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Silent Hill: Homecoming unbanned in Australia

Australian Classification Board revises refused classification status; Konami's survival horror game green-lit for sale.


Australia's strict video game classification regime claimed several high-profile game casualties during 2008. Shellshock 2: Blood Trails, Silent Hill: Homecoming, Dark Sector, F.E.A.R 2: Project Origin, and Fallout 3 were all refused the maximum MA15+ rating, effectively banning them from sale down under. The latter three games were eventually passed fit for sale either by resubmission with edited content or through the appeals process. However, despite being banned in late September, Silent Hill: Homecoming's fate has remained unknown until now, with the game sitting in refused-classification limbo.

An update to the Classification Board's online rating database dated January 5, 2009 now clearly lists Silent Hill: Homecoming as conforming to the maximum MA15+ rating for video games, making it legal to be sold in Australia. The site lists the rating as "revised," with consumer advice identifying strong horror violence and themes.

At the time of the ban last year, an Atari spokesperson (Atari is the local distributor of the Konami game) confirmed to GameSpot AU that the board's grievances were with the game's high-impact violence, copious blood spray, decapitations, partial corpse dismemberment, and depictions of torture. The spokesperson also indicated that the distributor's intention was to resubmit the game "early next year," after discussing the feasibility of making edits to the game for the region. An Atari spokesperson was unavailable at time of print today to confirm what, if any, changes have been made to the Australian version of the game to pass Aussie censors.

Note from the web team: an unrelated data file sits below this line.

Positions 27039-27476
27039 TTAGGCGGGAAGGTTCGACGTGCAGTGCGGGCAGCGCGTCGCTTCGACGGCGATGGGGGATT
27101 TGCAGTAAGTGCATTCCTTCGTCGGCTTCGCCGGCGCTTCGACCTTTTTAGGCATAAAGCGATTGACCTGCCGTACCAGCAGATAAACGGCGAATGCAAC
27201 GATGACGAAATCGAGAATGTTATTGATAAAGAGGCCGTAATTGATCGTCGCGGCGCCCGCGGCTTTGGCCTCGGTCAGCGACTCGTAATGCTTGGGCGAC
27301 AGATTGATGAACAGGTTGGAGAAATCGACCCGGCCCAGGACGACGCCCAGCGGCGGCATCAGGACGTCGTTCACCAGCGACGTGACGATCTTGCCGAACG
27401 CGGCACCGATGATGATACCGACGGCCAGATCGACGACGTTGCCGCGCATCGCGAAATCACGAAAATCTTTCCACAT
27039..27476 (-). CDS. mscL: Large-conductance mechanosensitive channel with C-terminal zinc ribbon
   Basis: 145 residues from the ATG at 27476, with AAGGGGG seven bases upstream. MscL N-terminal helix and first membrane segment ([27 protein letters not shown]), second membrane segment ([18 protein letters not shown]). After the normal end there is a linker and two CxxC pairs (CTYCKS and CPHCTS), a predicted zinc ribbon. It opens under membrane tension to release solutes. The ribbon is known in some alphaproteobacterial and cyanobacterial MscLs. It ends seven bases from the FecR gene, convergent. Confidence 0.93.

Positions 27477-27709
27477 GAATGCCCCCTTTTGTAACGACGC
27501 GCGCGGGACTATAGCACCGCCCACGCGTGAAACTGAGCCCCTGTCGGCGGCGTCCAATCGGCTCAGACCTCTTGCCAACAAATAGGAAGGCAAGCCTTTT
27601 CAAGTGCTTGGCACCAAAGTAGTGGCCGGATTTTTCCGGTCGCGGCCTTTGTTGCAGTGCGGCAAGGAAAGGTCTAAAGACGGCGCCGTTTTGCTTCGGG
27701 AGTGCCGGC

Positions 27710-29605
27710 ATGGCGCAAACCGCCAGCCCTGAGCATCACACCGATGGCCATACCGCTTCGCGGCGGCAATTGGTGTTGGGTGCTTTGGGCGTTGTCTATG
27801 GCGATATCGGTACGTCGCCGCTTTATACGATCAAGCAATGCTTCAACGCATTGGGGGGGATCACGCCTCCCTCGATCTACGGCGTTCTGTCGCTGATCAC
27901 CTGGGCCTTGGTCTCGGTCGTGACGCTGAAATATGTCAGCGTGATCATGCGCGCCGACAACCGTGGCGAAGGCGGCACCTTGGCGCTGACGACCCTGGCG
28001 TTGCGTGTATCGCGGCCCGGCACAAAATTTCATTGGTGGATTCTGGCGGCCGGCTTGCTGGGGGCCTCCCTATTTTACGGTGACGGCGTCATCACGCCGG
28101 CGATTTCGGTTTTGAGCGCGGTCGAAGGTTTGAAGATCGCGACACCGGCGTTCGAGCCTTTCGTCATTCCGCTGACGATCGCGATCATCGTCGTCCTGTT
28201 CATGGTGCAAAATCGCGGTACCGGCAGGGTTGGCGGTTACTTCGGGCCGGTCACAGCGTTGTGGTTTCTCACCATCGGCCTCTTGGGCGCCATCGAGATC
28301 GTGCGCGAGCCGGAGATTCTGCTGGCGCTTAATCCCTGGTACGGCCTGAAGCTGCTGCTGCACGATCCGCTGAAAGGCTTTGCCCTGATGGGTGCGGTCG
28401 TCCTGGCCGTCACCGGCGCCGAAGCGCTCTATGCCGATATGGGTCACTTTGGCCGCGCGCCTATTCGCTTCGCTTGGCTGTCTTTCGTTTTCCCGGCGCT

In Australia, the highest rating available for a game is MA15+, as opposed to other forms of media, such as film or DVDs, which have an R18+ classification (the R rating prohibits sales to anyone under the age of 18). Games that feature content deemed unsuitable for an MA15+ rating are refused classification and are effectively banned from sale.

For more about Australia's game-classification system, check out GameSpot AU's in-depth Censory Overload feature.

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